April 2002 News

US has quietly reshaped South Asia: Powell

25 April 2002
The Pioneer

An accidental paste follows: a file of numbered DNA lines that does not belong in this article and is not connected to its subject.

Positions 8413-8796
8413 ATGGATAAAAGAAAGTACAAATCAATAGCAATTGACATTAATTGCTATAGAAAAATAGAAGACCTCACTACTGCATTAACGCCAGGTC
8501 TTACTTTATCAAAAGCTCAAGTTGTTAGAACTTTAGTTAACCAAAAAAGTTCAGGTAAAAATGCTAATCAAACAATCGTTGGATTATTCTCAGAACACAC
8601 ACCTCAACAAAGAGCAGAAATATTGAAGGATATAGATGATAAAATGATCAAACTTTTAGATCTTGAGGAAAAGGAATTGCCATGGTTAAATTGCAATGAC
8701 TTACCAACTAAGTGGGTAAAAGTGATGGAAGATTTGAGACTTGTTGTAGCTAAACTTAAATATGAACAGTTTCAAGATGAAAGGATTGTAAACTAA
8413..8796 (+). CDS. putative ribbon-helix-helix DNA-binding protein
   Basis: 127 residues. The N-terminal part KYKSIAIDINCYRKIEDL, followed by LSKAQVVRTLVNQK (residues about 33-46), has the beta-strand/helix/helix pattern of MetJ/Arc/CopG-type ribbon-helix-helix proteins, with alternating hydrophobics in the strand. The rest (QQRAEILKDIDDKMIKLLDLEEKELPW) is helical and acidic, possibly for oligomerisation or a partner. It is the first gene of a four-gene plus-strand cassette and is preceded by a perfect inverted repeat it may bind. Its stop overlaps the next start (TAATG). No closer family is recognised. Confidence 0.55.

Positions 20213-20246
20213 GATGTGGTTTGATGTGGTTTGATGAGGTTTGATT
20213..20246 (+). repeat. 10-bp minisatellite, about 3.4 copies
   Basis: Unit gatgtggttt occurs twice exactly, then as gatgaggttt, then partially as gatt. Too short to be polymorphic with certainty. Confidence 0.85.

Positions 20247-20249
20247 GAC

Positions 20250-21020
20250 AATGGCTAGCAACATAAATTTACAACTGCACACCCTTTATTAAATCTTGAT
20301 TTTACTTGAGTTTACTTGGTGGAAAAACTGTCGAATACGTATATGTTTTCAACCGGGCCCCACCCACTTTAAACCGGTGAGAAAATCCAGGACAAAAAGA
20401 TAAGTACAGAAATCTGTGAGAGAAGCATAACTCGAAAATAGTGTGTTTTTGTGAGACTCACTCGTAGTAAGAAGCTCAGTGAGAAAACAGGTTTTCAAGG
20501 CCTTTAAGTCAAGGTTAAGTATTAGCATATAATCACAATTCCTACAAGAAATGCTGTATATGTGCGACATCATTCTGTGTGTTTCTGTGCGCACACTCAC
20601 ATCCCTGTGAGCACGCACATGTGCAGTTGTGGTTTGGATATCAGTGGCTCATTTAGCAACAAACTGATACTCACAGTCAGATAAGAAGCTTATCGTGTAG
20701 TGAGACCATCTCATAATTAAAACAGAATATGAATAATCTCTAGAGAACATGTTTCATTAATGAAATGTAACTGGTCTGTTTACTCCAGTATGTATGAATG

Washington DC: The United States has said it has "reshaped a good part of South Asia" as a result of the "quiet, steady course of diplomacy" behind the war on terrorism during the past seven months. "The us has reshaped a good part of South Asia - a new US-Pakistan relationship, a reinvigorated US-India relationship, a new interim authority in Kabul, and the Taliban and the terrorists dead, in jail or on the run," secretary of state Colin Powell told the Senate appropriations subcommittee on foreign operations on Wednesday. The US is also forming important new relationships with the nations of Central Asia and helping friends and allies fight the scourge of terrorism "from the marble-floored banks of Europe to the forested gorges of Georgia," Powell added. Asked whether the US has asked Pakistan to deny sanctuary to the al-Qaeda and Taliban fleeing from Afghanistan, Powell said Washington has been working with Islamabad on this issue. These are tough areas and it is not just a matter of going and occupying with military forces. It takes intelligence work and liaison work and president Musharraf has been quite forthcoming - more so than people might have expected at the beginning of the campaign," he said. Meanwhile, asserting that "quite and steady diplomacy" has reinvigorated Indo-US relationship, Powell said that Beijing has helped Washington in reducing tension between India and Pakistan. Powell said China has not tried to be a spoiler but instead tried to help the US alleviate tensions the Indo-Pak tension and convince the two parties to scale down their dangerous confrontation, which hopefully is happening. "We will continue to work with Beijing as the situation evolves", Powell said adding "China has supported the approach that the rest of the international community has taken". He said the us shared with China a relationship which was "candid where we disagree; constructive where we see some daylight; and cooperative where we have common regional or global interests." However, Powell admitted that there were other interests where the two countries "decidedly do not see eye-to-eye, such as (US) arms sales to Taiwan, human rights, religious freedom and non-proliferation", though he said on such issues, the two countries can talk and work out ways to cooperate. "We do not want the interests where we differ to constrain US from pursuing those where we share common goals. And that is the basis upon which our relations are going rather smoothly at present", he said.

 

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